Are you seriously saying you don't know the answer and want one of us to provide it? Okay, but you disappoint me. I thought you knew more.
The Wulff TT is not a long belly line. The head is about 40', most of which is taper. The belly is the thick, nearly-level portion towards the rear of the head and it's quite short. This is a short belly line with a long front taper.
A long front taper is good for delivering light flies delicately and making casts in the "roll cast family". Having the bulk of the mass near the rod tip during these roll casts helps bend the rod easily because the mass sits in the D loop near the tip. Any forward movement of the rod gets the rod bending early and helps produce a good SLP. The taper then allows an efficient transfer of energy from heavy to light line throughout the loop propagation, greatly aiding the turnover of the loop. That taper also means the anchor has less mass than you'd find in a "conventional" line, and since the ratio of the mass of line in the D vs the anchor is important, these lines excel in this field.
The long belly lines with a "negative taper" like Rio Gold IT are much harder to roll cast because there is less mass in the D loop than there is in the anchor. However, they are pretty good for long overhead casts. In my opinion, the main reason for that bulb of mass near the front taper though is revealed in their marketing blurb: "These lines are designed to load modern rods quickly." By having a heavy section near the front of the line, casters feel like they don't need to carry a lot of line to "make the rod load" and they get the sensation of feeling the rod bend without being able to carry lots of line. (Rio and others also accentuate this by making these lines half to a full line weight heavier, because their customers like that and buy more of them.)
That heavy bulb does help carry heavier flies than they would otherwise do. And whilst Bruce has stated that the reason it's there is to "delay rotation of the loop", I have noted that sometimes on my longest casts, my loop can't get past that hump efficiently. A DT line without that hump doesn't suffer the same fate and the loop reaches the leader more easily when the energy of the cast is nearly exhausted. (A better caster than I would not have the same problems, I'm sure.)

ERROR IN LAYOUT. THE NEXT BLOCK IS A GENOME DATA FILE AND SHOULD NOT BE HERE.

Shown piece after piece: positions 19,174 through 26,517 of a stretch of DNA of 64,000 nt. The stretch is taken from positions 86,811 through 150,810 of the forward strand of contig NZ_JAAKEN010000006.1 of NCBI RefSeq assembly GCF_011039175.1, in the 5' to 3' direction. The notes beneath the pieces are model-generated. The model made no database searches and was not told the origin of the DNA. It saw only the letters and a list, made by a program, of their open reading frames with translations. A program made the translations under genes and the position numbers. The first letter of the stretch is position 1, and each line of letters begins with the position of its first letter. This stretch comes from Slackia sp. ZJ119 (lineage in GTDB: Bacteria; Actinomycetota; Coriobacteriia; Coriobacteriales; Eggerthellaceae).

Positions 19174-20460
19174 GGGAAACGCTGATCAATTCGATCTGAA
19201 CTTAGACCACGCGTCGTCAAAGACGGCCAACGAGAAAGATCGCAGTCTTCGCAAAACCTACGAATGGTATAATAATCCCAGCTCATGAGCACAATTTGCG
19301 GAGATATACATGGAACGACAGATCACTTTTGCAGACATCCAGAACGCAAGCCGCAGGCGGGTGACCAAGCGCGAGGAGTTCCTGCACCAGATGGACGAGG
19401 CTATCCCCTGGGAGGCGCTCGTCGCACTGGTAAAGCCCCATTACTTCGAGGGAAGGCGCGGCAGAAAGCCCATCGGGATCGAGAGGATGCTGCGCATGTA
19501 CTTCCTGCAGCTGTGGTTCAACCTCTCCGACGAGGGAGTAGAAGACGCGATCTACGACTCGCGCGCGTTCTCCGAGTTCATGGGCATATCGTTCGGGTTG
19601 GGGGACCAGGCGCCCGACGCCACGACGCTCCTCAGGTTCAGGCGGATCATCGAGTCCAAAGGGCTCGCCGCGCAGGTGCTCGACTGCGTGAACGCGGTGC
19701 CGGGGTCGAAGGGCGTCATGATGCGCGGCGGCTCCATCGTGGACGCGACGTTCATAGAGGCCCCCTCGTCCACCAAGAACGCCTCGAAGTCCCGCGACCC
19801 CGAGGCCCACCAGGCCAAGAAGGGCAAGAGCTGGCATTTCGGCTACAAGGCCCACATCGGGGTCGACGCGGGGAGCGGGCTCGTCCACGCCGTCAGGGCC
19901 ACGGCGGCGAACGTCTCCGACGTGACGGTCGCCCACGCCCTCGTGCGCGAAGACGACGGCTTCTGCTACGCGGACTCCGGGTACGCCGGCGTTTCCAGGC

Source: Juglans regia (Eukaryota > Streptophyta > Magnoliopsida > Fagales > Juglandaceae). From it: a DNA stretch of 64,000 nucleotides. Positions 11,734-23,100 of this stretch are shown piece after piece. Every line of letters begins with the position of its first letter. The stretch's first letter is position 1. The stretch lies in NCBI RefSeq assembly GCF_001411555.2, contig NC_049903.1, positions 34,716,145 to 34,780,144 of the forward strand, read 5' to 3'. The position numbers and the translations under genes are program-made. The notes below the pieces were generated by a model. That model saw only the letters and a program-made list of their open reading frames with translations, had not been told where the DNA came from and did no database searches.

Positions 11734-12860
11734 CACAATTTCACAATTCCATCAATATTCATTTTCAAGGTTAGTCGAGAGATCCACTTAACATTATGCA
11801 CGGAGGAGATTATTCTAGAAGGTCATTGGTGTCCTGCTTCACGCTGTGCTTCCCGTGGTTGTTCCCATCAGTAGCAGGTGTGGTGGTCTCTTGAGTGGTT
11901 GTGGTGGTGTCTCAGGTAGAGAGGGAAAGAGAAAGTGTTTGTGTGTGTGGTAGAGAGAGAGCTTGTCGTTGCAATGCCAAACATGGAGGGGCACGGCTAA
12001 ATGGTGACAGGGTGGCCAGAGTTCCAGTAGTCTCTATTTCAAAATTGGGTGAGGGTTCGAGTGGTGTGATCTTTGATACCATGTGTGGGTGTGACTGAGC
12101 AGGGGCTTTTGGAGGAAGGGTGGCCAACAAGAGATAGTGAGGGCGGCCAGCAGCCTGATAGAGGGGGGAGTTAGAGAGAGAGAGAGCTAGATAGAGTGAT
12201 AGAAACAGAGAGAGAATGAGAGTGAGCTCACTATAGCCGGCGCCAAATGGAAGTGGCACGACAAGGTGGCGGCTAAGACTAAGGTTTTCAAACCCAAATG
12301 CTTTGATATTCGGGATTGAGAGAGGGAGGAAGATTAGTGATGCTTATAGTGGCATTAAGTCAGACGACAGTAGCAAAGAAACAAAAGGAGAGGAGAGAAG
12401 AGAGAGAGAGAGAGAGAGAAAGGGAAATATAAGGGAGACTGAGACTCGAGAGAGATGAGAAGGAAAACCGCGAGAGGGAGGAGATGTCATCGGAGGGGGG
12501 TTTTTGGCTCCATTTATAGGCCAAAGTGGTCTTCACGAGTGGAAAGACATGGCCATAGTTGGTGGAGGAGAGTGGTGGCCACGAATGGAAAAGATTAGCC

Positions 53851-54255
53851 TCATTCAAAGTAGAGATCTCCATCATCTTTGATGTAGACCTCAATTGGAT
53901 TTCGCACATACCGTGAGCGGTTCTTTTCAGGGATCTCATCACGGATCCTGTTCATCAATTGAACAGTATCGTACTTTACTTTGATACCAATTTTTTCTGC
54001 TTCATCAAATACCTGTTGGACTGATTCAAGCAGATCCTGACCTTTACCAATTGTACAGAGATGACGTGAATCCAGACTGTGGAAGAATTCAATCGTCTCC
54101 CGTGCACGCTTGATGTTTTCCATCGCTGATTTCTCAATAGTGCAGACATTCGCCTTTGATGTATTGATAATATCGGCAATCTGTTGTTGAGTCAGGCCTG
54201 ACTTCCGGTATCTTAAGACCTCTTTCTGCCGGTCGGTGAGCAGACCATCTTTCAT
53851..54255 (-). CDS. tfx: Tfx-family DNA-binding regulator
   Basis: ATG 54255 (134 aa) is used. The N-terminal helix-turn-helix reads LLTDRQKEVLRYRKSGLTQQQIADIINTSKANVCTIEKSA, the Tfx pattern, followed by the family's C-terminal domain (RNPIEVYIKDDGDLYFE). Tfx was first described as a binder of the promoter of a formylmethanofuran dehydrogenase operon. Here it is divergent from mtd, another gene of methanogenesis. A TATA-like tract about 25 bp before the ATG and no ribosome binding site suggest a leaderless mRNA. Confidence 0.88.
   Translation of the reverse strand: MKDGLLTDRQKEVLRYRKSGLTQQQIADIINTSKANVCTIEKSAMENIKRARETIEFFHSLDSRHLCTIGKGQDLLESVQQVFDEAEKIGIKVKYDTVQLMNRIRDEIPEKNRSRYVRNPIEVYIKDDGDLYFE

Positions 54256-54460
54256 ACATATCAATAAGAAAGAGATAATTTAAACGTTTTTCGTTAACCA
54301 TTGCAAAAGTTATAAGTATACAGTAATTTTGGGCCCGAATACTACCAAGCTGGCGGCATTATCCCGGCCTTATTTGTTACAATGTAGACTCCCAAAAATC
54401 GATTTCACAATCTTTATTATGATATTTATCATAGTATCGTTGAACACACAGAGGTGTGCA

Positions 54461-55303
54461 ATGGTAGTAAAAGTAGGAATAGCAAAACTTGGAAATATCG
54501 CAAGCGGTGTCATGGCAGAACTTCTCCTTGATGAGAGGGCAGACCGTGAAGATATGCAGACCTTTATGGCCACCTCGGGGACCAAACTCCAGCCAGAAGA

So what happens when a long belly line also has a very long front taper? One example of such a line is the Snowbee Rollcast ED line, with a 60' head including a 40' front taper. (There are literally dozens of examples in the 2 handed Spey world too.) These lines cast a very long way and the loop easily reaches the end of the line: it's almost impossible to prevent it! The problem with this line is that it does not deliver a large fly to the target efficiently, so I really need to make sure I fish within the limits of the line. The first 30' is within AFTMA spec on the 6wt line, and since I'm still in taper at that point, the full head really bogs down the HT6 on a distance cast. It feels heavy (of course) but 120' casts are a breeze. It's built for spey and roll casting though, and this is where the line really sings. An 85' dynamic roll cast is a piece of cake.
I find the Rio SH Spey lines to be a pretty good compromise for fishing. Typically from Rio, they are a bit heavier than the standard, but the line is a brilliant fishing line. It obviously roll casts very well, but it can deliver a weighty fly if required or a light fly delicately. The caster can choose how that's done with loop control. The head is a miserly 34', which disappoints me. Maybe they'll make a line with a longer head for us one day.
To summarise: A long belly promotes long carry and long casts. A long front taper promotes easy turnover of the loop, which is perfect for roll casting and delicate presentation.
I still haven't read that Trident article. I hope what I've written above has demystified the differences between the two line profiles for you.
Can you please now answer the question of how you use line velocity profiles when you're fishing or teaching?